INDIAN OR RED MUNTJAC/Behaviour, Distribution, Habitat, Size, Weight, IUCN stetus


DESCRIPTION: The more common of the two small Indian forest ruminants, the Barking Deer or Indian Muntjac has a glossy, reddish brown coat and greyish or white underparts. Its forelimbs are longer than the hind limbs. Males have long upper canines that are not always visible. Frontal
ridges on the face are well developed as are two slits indicating a frontal gland. Males have well developed but small antlers that are mounted on long pedicles, and two black lines mark these down the face. Antlers have a short brow tine and at the tips, curve inwards. Females have bony frontal ridges but no antlers. The animal itself is unique in being the mammal with the lowest recorded chromosome number; the male has a diploid number of seven and the female has six chromosomes.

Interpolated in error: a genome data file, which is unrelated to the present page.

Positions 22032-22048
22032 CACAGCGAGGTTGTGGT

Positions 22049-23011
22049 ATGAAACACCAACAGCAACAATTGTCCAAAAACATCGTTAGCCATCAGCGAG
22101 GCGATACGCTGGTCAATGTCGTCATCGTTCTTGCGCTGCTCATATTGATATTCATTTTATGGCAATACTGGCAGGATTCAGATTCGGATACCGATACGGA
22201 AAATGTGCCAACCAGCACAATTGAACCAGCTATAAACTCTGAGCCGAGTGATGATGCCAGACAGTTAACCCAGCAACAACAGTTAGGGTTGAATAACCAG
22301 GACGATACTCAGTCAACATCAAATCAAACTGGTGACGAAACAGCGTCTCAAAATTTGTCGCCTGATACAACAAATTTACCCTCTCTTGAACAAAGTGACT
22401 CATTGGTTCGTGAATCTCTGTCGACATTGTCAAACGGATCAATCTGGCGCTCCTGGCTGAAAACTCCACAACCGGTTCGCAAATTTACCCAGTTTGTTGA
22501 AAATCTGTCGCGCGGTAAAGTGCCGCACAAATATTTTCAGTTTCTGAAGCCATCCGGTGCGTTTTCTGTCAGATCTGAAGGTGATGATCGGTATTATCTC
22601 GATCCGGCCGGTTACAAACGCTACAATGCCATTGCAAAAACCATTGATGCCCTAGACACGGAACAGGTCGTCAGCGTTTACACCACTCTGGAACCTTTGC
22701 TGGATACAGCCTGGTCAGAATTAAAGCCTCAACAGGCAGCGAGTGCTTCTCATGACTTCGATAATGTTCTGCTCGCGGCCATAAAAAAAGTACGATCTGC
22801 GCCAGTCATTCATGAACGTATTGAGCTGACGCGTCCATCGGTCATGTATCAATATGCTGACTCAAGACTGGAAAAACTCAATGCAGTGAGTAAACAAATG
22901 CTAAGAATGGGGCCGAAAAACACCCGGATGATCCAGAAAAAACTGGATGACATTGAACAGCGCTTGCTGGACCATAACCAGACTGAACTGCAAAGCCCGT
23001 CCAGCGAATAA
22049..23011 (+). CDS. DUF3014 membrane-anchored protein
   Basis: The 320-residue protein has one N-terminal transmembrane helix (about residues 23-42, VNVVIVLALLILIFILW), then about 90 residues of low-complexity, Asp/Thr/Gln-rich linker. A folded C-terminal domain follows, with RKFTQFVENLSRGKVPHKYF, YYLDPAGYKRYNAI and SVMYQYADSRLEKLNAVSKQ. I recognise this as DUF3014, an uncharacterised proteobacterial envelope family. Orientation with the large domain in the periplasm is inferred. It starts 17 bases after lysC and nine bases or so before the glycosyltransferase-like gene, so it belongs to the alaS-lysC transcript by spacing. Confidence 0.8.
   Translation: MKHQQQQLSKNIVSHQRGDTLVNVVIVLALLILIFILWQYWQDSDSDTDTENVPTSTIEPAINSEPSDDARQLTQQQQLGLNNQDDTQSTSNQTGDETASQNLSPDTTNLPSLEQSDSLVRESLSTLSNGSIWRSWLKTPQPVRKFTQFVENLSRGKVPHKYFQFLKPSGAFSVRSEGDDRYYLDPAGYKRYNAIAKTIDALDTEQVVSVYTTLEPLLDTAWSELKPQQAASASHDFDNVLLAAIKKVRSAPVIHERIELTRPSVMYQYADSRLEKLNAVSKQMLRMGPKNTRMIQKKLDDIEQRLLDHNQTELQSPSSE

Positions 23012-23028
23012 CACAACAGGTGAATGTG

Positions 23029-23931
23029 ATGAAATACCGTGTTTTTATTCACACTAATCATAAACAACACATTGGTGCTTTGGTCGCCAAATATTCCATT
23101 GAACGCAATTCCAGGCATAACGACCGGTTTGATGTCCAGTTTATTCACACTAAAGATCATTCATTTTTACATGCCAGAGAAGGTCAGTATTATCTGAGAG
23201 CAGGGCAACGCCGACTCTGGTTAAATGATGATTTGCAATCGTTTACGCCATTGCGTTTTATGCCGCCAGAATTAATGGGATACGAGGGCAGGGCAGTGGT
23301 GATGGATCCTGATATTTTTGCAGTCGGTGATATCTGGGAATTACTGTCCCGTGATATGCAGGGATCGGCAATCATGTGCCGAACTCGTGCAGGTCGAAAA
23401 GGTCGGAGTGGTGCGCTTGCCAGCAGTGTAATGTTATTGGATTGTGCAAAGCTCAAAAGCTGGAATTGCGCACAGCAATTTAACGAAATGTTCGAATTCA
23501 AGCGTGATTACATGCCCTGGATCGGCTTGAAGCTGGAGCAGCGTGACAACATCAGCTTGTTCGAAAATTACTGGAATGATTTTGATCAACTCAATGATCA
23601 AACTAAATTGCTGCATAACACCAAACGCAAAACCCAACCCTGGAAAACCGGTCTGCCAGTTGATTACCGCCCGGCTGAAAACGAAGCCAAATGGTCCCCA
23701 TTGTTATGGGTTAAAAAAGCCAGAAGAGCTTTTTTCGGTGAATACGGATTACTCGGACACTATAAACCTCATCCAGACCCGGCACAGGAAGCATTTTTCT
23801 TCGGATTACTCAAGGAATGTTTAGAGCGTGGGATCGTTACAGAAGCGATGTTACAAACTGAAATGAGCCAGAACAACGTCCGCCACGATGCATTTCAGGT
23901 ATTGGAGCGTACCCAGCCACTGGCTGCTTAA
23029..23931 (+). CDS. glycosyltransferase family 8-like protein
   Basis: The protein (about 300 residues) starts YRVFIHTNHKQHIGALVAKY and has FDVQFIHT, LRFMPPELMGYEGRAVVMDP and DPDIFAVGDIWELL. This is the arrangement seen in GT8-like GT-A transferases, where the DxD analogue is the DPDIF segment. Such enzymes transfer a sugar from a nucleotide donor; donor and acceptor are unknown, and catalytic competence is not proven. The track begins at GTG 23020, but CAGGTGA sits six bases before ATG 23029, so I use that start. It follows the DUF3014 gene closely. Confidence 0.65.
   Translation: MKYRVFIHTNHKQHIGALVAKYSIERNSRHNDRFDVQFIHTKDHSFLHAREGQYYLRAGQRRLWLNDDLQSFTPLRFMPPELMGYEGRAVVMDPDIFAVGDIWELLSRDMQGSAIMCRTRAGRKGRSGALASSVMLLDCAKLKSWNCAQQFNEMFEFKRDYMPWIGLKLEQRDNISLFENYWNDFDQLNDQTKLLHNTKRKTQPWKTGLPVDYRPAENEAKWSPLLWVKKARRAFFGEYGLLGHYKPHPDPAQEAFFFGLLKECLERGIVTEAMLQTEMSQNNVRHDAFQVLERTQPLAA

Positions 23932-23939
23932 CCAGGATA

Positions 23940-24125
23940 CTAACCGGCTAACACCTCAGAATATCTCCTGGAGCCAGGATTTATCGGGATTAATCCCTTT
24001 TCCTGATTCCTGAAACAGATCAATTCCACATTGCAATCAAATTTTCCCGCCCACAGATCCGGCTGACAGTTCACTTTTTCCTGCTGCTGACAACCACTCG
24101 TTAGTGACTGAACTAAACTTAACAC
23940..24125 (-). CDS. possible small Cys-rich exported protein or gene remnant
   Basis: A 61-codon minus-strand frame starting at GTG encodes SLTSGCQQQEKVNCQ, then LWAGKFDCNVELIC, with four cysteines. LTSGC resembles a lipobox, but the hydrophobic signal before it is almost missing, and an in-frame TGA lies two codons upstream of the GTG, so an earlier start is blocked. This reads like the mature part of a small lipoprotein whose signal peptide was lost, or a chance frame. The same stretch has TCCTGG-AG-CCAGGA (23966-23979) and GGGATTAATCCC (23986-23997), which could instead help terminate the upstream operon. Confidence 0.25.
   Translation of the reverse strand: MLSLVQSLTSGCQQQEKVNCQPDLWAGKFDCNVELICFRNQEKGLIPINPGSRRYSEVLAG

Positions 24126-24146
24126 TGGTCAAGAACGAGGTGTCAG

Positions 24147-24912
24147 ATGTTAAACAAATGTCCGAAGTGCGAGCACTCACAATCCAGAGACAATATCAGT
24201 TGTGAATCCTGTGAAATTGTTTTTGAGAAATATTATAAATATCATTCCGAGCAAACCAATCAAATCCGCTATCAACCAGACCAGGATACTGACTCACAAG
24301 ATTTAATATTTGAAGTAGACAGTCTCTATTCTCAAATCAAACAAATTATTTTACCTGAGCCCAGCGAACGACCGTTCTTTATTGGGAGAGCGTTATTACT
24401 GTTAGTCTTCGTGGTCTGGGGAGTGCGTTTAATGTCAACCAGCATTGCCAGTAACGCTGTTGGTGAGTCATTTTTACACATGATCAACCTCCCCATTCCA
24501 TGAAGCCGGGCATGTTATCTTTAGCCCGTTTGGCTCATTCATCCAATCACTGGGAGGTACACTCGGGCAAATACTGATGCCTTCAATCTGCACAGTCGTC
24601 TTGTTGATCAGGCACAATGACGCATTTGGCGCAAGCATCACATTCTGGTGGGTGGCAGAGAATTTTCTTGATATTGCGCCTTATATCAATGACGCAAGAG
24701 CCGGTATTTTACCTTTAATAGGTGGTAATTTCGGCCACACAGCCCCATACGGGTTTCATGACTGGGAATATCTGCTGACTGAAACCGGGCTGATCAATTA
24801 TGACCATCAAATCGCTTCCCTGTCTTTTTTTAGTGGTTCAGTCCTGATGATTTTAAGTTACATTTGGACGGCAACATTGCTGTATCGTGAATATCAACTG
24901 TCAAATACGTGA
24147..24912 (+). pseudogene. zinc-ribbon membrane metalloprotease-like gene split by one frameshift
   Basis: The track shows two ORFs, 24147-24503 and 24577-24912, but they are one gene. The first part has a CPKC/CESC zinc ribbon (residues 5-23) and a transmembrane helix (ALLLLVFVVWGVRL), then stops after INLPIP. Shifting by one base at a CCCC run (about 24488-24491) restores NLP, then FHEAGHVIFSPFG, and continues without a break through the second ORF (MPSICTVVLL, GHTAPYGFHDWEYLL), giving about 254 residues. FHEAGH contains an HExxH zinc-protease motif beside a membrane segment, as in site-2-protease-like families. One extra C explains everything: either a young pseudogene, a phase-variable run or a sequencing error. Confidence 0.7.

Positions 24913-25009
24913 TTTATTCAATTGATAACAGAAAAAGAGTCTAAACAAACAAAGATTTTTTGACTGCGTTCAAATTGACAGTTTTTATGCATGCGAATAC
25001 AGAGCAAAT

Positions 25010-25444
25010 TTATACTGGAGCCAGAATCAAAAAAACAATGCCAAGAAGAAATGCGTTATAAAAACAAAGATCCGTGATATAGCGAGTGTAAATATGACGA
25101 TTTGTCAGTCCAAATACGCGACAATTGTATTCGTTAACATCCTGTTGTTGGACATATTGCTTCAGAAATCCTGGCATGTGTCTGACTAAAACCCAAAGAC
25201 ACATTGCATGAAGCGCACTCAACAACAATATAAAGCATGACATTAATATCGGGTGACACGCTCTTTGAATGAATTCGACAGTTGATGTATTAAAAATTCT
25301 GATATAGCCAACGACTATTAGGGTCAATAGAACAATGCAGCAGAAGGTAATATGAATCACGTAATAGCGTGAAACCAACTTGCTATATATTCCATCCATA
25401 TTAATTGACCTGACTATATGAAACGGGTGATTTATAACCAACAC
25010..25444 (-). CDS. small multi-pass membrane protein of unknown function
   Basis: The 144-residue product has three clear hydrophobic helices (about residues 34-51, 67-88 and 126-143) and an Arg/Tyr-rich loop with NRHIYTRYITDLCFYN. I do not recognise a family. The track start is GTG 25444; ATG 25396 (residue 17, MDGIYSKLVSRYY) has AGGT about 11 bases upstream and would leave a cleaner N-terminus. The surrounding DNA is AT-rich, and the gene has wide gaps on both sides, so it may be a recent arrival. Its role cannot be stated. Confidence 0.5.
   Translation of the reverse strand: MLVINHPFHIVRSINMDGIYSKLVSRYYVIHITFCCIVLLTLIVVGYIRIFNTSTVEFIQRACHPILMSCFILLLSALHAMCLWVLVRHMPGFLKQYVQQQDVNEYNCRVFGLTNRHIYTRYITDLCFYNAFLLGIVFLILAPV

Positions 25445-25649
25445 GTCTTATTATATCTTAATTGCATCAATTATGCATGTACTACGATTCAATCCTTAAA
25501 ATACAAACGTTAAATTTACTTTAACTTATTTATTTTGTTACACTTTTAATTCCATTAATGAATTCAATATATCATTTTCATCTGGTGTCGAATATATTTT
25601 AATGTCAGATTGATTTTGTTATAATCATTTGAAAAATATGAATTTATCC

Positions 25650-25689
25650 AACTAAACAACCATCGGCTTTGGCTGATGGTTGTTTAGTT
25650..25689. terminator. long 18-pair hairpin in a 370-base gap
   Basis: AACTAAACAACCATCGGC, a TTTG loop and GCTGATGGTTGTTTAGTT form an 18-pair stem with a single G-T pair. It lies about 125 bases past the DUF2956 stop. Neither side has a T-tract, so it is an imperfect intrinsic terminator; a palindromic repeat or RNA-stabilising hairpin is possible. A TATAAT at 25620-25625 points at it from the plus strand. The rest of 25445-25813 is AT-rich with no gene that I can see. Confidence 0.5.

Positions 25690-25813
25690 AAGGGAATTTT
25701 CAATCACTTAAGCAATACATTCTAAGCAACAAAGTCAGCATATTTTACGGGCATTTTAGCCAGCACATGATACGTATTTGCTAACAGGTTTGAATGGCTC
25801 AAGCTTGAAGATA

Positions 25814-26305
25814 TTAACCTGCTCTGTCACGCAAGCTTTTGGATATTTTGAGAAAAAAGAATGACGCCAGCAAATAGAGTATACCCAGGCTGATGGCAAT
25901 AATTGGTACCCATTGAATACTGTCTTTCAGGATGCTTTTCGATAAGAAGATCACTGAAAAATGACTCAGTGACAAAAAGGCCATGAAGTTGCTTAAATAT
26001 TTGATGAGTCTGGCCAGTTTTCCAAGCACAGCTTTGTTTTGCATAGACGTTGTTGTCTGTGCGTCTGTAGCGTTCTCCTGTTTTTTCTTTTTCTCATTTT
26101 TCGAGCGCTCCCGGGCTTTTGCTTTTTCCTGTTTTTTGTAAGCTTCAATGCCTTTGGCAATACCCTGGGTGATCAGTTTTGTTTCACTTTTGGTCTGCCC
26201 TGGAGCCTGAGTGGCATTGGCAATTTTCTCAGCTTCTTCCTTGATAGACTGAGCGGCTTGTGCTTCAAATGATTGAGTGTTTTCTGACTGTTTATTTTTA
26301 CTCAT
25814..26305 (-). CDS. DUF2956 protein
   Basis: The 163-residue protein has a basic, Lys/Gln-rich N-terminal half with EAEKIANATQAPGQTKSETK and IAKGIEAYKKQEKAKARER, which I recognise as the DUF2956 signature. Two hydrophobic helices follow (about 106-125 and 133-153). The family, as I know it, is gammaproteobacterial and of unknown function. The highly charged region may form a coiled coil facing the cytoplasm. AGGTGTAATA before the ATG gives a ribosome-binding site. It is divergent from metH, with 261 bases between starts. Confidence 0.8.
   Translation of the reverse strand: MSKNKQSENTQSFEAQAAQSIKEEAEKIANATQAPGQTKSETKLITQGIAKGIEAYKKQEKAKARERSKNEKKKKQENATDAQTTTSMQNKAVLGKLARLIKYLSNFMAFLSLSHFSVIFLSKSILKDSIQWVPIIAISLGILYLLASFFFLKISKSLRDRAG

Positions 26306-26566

BEHAVIOUR: Although not territorial, males do have home ranges of 6–7 sq. kmthat they scent mark regularly.

DISTRIBUTION: Through most of peninsular India and the Terai, north–eastern India and the low Himalayas. Not present in Kutch, Saurashtra and arid parts of north–western India. M.m. aureus in north and central India, M.m. vaginalis in north–eastern India and M.m. malabaricus in southern India.

HABITAT: Prefers hilly and moist areas, in thick deciduous and evergreen forests but is adaptable enough to be on forest fringe near crops, plantations and secondary forests.

Size: 50–120 cm,

Wt: 20–28 kg

IUCN Status: Least Concern


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